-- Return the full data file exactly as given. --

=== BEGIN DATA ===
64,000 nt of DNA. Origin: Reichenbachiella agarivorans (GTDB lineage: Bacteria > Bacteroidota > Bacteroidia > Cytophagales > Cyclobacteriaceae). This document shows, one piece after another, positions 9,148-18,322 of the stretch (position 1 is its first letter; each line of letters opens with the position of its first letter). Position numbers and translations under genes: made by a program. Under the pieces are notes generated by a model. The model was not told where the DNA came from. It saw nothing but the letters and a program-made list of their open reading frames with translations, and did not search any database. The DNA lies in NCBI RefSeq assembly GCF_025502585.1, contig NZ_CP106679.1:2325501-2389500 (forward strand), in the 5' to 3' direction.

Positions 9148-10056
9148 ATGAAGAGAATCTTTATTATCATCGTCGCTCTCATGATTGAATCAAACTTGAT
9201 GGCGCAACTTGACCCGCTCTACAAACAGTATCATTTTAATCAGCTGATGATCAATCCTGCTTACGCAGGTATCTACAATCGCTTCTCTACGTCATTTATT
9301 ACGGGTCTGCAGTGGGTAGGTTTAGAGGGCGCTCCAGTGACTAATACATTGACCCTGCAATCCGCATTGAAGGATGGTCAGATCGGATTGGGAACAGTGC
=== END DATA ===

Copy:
64,000 nt of DNA. Origin: Reichenbachiella agarivorans (GTDB lineage: Bacteria > Bacteroidota > Bacteroidia > Cytophagales > Cyclobacteriaceae). This document shows, one piece after another, positions 9,148-18,322 of the stretch (position 1 is its first letter; each line of letters opens with the position of its first letter). Position numbers and translations under genes: made by a program. Under the pieces are notes generated by a model. The model was not told where the DNA came from. It saw nothing but the letters and a program-made list of their open reading frames with translations, and did not search any database. The DNA lies in NCBI RefSeq assembly GCF_025502585.1, contig NZ_CP106679.1:2325501-2389500 (forward strand), in the 5' to 3' direction.

Positions 9148-10056
9148 ATGAAGAGAATCTTTATTATCATCGTCGCTCTCATGATTGAATCAAACTTGAT
9201 GGCGCAACTTGACCCGCTCTACAAACAGTATCATTTTAATCAGCTGATGATCAATCCTGCTTACGCAGGTATCTACAATCGCTTCTCTACGTCATTTATT
9301 ACGGGTCTGCAGTGGGTAGGTTTAGAGGGCGCTCCAGTGACTAATACATTGACCCTGCAATCCGCATTGAAGGATGGTCAGATCGGATTGGGAACAGTGC